Sunday, October 23, 2011

Ding-Dong! The Witch Is Dead

Holed up in the only brick house in town, the three little pigs could hear the wolf furiously huffing and puffing outside.

“Why is he still trying to kill us? Doesn’t he realise he’ll never blow it down?” squeaked the first little pig, still smarting from the loss of his nice straw bungalow.

“That wolf’s insane. He’s ruined our lives and deserves to die”, snarled the second little pig, clutching tightly the few remaining sticks from his own wrecked home.

Just then they heard the sound of growling on the roof. “Oh no, he’s coming down the chimney”, shrieked the first little pig: “Quick, open the cooking pot”. “Wait, we mustn’t kill him,” said the third little pig. “We need to call the RSPCA.”

“Don’t be an idiot”, said his brothers, “he’ll destroy everything. He’ll howl for his hateful wolf family and they’ll come for revenge”. And with that, they took the lid off and the wolf fell into the boiling cauldron.

Just then the phone rang. It was the United Nations. “We hear you’ve caught the big bad wolf. We’d like you to hand him over to the ICC so that he can be brought to justice. He’s a prisoner of war, after all.”

“Go away,” said the first little pig. “We’re having wolf stew for lunch.”

“I’ll handle this”, said the third little pig, picking up the phone, “It’s OK”, he said politely. “I swear by the hair on my chinny-chin-chin he was definitely caught in the crossfire.”

“Yes, he’s in the fire and very cross indeed”, chorused his brothers as they stirred the pot.

When you’re two-and-a-half, morality ought to be straightforward. After the hunter cuts open the wolf to rescue Little Red Riding Hood and her granny, I’m sure I never asked my Mum if they stitched the animal back up. Likewise I never questioned the fate of his pig-hunting cousin. But Izzy caught me out on the day they killed Gaddafi.  I was reading her the Three Little Pigs at bedtime when she suddenly said: “Is the wolf still inside the cooking pot?” Then somehow in my head the stories got intertwined.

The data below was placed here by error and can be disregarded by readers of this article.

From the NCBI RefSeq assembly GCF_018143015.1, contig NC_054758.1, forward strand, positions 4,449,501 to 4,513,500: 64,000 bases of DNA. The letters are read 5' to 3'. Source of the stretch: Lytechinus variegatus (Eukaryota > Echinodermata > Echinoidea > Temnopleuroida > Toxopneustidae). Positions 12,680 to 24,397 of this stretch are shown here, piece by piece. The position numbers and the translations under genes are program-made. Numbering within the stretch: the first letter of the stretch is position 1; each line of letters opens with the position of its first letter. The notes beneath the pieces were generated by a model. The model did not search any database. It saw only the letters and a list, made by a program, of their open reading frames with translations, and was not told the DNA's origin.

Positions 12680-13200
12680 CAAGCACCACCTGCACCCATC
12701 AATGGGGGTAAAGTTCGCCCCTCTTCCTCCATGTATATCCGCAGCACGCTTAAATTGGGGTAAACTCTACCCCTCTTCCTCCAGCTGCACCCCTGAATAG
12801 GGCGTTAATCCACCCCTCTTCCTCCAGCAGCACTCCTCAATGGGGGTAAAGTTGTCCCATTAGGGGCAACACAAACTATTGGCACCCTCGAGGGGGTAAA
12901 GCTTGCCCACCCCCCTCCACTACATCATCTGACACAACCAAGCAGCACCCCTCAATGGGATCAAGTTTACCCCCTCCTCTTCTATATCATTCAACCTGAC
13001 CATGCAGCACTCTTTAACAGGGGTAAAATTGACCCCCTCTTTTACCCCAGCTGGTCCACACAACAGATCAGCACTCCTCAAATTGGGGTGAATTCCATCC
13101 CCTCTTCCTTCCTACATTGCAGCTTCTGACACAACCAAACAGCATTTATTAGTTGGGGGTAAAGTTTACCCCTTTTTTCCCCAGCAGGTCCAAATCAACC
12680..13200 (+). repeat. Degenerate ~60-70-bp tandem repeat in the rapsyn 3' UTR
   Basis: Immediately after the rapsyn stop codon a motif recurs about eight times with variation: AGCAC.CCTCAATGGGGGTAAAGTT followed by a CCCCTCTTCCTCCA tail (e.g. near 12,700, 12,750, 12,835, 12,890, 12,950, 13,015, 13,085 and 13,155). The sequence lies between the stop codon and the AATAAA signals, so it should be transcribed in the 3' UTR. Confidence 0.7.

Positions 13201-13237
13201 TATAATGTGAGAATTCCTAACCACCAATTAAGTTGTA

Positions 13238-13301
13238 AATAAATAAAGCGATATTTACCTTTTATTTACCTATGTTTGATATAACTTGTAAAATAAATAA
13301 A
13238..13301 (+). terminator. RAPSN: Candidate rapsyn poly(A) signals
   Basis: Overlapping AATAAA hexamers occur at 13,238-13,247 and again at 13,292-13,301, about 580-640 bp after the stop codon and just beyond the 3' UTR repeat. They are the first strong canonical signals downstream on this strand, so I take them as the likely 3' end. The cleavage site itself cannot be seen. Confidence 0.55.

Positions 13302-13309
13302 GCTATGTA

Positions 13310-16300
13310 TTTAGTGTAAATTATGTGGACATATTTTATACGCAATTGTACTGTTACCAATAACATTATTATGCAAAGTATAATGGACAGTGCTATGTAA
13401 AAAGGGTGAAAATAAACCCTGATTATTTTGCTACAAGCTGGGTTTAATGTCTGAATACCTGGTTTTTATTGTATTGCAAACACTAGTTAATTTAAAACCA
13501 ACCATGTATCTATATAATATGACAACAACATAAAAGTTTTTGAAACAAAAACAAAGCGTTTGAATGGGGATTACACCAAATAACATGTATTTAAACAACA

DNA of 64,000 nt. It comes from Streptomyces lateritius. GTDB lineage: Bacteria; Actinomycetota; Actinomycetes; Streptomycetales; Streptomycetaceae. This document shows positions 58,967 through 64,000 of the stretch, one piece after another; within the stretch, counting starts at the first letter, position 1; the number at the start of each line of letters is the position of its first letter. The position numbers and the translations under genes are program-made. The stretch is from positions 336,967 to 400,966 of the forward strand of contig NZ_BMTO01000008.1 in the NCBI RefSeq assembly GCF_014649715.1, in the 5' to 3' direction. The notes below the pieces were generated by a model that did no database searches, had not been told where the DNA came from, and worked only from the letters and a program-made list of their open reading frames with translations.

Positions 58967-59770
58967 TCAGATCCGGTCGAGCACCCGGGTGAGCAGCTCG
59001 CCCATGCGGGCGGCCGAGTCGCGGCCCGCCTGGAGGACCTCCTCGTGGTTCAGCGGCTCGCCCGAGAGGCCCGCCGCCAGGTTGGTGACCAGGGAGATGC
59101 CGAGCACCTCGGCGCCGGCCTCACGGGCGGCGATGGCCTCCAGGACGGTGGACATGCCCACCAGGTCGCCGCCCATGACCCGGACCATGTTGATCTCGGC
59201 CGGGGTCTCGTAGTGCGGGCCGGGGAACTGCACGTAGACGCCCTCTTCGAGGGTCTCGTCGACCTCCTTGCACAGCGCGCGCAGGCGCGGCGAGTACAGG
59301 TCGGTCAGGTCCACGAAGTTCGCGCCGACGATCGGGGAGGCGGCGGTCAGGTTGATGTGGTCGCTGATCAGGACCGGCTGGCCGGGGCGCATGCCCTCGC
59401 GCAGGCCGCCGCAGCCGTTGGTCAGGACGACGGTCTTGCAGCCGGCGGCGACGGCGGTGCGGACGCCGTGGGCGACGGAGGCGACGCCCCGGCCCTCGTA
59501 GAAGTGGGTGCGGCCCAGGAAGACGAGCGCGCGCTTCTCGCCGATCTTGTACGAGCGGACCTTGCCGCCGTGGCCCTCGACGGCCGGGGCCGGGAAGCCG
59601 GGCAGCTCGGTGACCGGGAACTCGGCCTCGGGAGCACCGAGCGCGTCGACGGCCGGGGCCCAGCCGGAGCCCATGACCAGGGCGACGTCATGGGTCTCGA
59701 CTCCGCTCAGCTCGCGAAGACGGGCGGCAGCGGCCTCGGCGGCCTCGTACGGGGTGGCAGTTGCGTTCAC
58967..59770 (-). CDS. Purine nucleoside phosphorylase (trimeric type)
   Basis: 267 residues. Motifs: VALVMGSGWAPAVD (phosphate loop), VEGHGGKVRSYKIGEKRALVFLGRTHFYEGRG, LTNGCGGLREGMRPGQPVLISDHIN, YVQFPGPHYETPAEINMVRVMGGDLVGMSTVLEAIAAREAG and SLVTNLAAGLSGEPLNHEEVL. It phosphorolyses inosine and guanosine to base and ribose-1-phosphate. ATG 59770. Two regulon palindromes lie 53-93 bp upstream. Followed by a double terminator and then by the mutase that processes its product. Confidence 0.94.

I could have answered, “I’m sure the wolf police came and got him out and took him to that animal reserve in Scotland where they’re trying to rehabilitate them back to the wild”, but she would only have snorted, “You’re silly, Daddy”. Instead I told the truth: “He was a very nasty, evil wolf, and deserved to die.” That seemed to satisfy her, though I’ve probably scarred her for life.

Just as the Munchkins sang “Ding-Dong! The Witch is Dead” at the demise of the Wicked Witch of the East, thereby validating the concept of a just execution for future generations of children, so the death of Muammar Gaddafi had the entire Libyan population celebrating, and probably most of the Western world too. Does it really matter whether the perpetrator was a miracle called Dorothy from a star named Kansas, a tornado that dropped a house on him, or an over-exuberant 20-year-old rebel who pulled a gun and shot him in the head? The Munchkins are saved and the world is a better place: until the Witch’s even more evil sister comes for revenge, that is.

In fact, the circumstances surrounding Gaddafi’s death ought to matter to us: we are, after all, supposed to be more civilized than pigs and more intelligent than Munchkins, but Gaddafi was so incontrovertibly evil that even the soggiest liberal finds it hard to care about international justice at this time. There are so many more important issues facing Libya right now.

This is a country without identity: it has no institutions, no infrastructure, no concept of democratic process, its wealth has been squandered, its human rights denied for the last forty years. Is it any surprise that the rights of the wolf that destroyed their homeland have been overlooked? Already, the factional rivalries he encouraged are threatening to strangle this new nation at its birth. Let’s hope they can be reconciled.

Libya’s witch may be dead: but there are many more villains huffing and puffing outside its newly painted front door.

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